Tuesday, March 07, 2006

brahma on the CIRUS shutdown and the message it sends

mar 7

brahma is right: india is saying 'mea culpa'.

---------- Forwarded message ----------
From: Brahma
Date: Mar 7, 2006 11:12 AM
Subject: Asian Age, March 8, 2006, Front-Page


PM drops bombshell, concedes 1974 test born in sin
By Brahma Chellaney

By agreeing to shut down the Cirus research reactor by 2010, India has implicitly acknowledged that it was in breach of its international obligations in carrying out the 1974 "peaceful nuclear explosion" (PNE).

The Prime Minister's statement on the Indo-US nuclear deal brings out the heavy costs India is paying for a dubious benefit — getting the right to import high-priced, uneconomical reactors for generating electricity. The planned shutdown of Cirus confirms that India has agreed to effect a 30 per cent cut in its weapons-grade plutonium production capability. This is on top of the 65 per cent cut that India will have to bear in the present production of reactor-grade plutonium and tritium once a total of 14 Indian power reactors come under IAEA inspection in phases.

The Cirus decision hands nonproliferation zealots in the United States and elsewhere a cause to celebrate: not only is India tacitly conceding that its 1974 test was born in sin, but that it is willing to atone for it more than three decades later by shutting down the reactor rather than subject it to international inspections. The US had demanded in recent negotiations that India either close it down or open it to outside monitoring.

The surprise decision to shut down Cirus and relocate Apsara, Asia's first research reactor, negates India's consistent stand for decades that it breached no obligation of any kind in drawing plutonium from Cirus for the 1974 PNE. Indira Gandhi must be turning in her grave.

Cirus was built with Canadian technical assistance and received American heavy water under two separate 1956 contracts that predated the 1957 establishment of the International Atomic Energy Agency and the 1968 NPT text finalisation. Because the concept of "safeguards" (international inspections) had not yet been devised, India gave no explicit undertaking to abjure nuclear-explosive uses. Indeed, just after Cirus came on line in 1960, Jawaharlal Nehru had declared: "We are approaching a stage when it is possible for us... to make atomic weapons."

The shutdown decision not only resurrects a ghost from the past but also mocks various international legal opinions clearing India of any wrongdoing. The US state department, in a June 2, 1974 assessment to the US Congress, itself concluded that because heavy water degrades at about 10 per cent a year and India's Nangal plant had been producing heavy water since 1962, "it is believed that US-origin heavy water was replaced (in Cirus) from this source."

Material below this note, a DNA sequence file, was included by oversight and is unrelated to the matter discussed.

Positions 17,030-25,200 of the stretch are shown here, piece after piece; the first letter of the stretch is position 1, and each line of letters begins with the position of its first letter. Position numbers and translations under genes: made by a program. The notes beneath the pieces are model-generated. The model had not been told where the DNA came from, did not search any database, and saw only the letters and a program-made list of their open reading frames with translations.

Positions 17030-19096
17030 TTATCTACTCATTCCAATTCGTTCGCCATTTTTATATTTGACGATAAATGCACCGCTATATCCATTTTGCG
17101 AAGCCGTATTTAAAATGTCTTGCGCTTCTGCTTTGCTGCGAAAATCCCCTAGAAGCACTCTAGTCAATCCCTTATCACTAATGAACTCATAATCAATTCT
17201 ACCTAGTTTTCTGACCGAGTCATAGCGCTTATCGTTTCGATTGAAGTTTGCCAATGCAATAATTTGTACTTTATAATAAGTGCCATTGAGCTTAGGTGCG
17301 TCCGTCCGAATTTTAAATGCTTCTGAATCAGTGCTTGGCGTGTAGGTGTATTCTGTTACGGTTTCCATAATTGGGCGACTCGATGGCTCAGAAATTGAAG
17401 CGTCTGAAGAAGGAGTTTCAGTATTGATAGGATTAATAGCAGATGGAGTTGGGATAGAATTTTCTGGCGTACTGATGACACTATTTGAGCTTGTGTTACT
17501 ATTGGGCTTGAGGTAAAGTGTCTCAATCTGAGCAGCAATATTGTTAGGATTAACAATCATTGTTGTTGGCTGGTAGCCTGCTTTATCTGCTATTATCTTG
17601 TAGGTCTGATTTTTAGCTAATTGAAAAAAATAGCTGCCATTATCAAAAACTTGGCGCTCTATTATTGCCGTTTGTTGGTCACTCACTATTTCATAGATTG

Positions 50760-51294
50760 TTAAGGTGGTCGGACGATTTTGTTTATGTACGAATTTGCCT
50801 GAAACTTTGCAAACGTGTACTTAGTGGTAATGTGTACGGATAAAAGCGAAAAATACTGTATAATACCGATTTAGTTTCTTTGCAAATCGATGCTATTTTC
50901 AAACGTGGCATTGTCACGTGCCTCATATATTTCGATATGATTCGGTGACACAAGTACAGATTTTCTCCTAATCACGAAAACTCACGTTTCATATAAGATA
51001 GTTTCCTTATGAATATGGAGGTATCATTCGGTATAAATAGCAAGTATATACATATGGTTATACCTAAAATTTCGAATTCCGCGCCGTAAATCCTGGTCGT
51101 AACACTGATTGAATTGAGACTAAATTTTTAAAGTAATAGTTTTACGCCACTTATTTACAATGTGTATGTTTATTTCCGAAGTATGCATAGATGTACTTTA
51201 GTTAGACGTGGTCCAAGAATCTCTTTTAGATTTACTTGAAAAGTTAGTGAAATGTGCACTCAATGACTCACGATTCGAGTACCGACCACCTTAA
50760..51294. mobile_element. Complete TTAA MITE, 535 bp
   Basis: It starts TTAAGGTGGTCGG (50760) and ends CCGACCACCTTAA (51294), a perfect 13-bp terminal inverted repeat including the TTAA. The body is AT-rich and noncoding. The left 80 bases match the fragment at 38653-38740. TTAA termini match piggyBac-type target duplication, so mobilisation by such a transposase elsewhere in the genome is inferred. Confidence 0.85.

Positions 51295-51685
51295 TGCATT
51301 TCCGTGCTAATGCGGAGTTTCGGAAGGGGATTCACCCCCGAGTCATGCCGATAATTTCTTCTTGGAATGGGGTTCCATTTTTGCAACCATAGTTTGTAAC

Equally intriguing is the decision on Apsara, a tiny, pool-type research reactor built indigenously in the mid-1950s, with only its enriched-uranium element imported. Its relocation outside the Bhabha Atomic Research Centre complex will involve expense, although opening it to outside inspectors will have no strategic significance.

More broadly, the nearly one-third cut in weapons-grade plutonium manufacture capability, along with the two-thirds cut in the availability of tritium and reactor-grade plutonium, will effectively cap the size of India's nuclear deterrent. These major capability restrictions have been agreed upon even before anybody can claim that India has even a minimal deterrent against its main rival, China.

There are contradictions galore in Dr Manmohan Singh's latest statement.

He announced the Cirus shutdown and in the same breath claimed that "such steps will not hinder ongoing research and development." He averred that his "separation plan" will not "adversely" affect national security, yet is silent on the effects that may not be adverse in his perception.

He announced that "India will place its civilian nuclear facilities under India-specific safeguards in perpetuity", and then admits that since "such a safeguards agreement is yet to be negotiated, it will be difficult to predict its content." In other words, India is being taken on a treacherous route.

Dr Singh stated: "We do not wish to place any encumbrances on our fast-breeder programme, and this has been fully ensured in the separation plan." Then, a few paragraphs later, he admitted: "We have agreed, however, that future civilian thermal power reactors and civilian fast-breeder reactors would be placed under safeguards, but the determination of what is civilian is solely an Indian decision."

Only non-nuclear states accept the kind of international inspections India has agreed to — invasive, eternal and irrevocable. Yet Dr Singh offered no explanation as to how he could his break his word to the nation on July 29 last year that he would acquire for India the "same rights and benefits" as the other nuclear powers and "never accept discrimination".

It is also significant that India's goal of a "credible minimal deterrent" has now officially become "minimum credible deterrent". Dr Singh's use of the phrase "minimum credible nuclear deterrent" implies that credibility will be kept at a minimum in the deterrent, in keeping with his actions.

 

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